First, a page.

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Govt must wise up after bruising election result

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After a substantial delay, we now have a Government, and both major parties are in soul-searching mode.

What was clear from the election campaign was the significant focus on health. Prime Minister Malcolm Turnbull indicated that the so-called ‘scare campaign’ on the privatisation of Medicare had had some effect, and the Coalition needed to do more to reassure the electorate that his Government was committed to health, hospitals and Medicare funding.

This is all highly noble in hindsight, but it is clear the Government had left the door wide open for the scare campaign, with several health-related faux-pas leading up to the election, including the proposal for co-payments, and some of its lingering health policies. Australians value their health, but particularly the work of public hospital doctors. A scare campaign does little to instil confidence in a system buckling under the pressure of enormous budget cuts and ongoing high expectations for service delivery.

You will remember that there were two models of co-payment, and both of them were roundly rejected by the AMA. Neither model accounted for the neediest in our community, who frequent our public hospitals. Evidence suggests that some people, when faced with even nominal costs, will defer necessary visits to the doctor, and even potentially life-saving procedures or investigations such as blood tests, x-rays or ultrasounds. This just compounds problems down the track, with patients more likely to face emergency presentations.

We understand the Government’s desire to constrain health spending, but sustained health care available to all Australians is the most economical model in the long run. We don’t want to emulate highly-paid CEOs and their short-term financial goals. Whatever model we develop, we must account for those in the community whose access to health care is constrained by factors such as location and/or social and economic circumstances.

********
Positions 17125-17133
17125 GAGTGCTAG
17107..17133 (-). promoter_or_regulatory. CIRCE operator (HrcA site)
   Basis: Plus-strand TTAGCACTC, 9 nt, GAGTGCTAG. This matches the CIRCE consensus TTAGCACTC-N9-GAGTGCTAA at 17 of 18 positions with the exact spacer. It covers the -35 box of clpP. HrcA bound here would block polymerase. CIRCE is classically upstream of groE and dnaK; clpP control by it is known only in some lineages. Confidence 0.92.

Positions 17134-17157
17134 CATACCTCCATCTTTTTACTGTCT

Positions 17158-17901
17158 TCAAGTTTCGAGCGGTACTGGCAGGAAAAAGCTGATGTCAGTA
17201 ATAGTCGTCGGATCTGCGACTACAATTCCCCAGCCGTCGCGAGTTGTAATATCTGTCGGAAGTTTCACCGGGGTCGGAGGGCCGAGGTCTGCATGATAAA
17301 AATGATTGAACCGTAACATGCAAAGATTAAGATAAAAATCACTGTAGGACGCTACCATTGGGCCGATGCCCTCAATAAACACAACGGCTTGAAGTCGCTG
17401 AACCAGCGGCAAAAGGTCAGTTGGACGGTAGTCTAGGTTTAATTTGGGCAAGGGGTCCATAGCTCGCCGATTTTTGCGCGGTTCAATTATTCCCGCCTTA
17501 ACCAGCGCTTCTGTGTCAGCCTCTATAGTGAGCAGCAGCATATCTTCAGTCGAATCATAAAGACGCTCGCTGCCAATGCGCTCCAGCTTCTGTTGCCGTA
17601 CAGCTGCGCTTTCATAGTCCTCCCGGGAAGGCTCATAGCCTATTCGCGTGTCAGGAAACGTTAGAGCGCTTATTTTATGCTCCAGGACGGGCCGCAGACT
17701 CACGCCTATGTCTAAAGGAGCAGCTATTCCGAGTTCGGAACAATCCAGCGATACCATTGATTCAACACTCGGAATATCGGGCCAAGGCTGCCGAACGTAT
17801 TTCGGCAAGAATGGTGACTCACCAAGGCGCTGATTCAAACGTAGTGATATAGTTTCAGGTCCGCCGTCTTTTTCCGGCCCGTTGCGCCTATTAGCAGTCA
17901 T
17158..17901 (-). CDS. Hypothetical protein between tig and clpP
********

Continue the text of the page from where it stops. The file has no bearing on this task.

The AMA needs to be part of an open, responsible debate about funding the national health system. There are elements of the health system that the Commonwealth pays for directly, but State Governments are struggling to fund the increasing demands on health and public hospitals, leading to the budget cuts we know too well.

It should not be forgotten that our health system represents great value for money by world standards, particularly in certain areas, but our public hospitals are now overtly overworked and underfunded. They are truly an investment in the health of our nation, our economic productivity and our future. Minister Ley must continue to make these arguments at the highest levels of Cabinet.

Having admitted that health worked against it in the election, the Government must now “wise up” and set a new health policy direction. Alongside issues such as the Medicare rebate freeze, the Government must, from the public hospital doctors’ perspective, properly fund public hospitals and make a renewed commitment to investing in preventive health measures.

Most importantly, the Government must consult closely with the profession in the development of health policies to ensure better outcomes. They must recognise that the medical profession is best placed to advise on health policy.

I look forward to engaging with you through the Council of Public Hospital Doctors as we advocate on these and other important issues and brace for the journey ahead.

 

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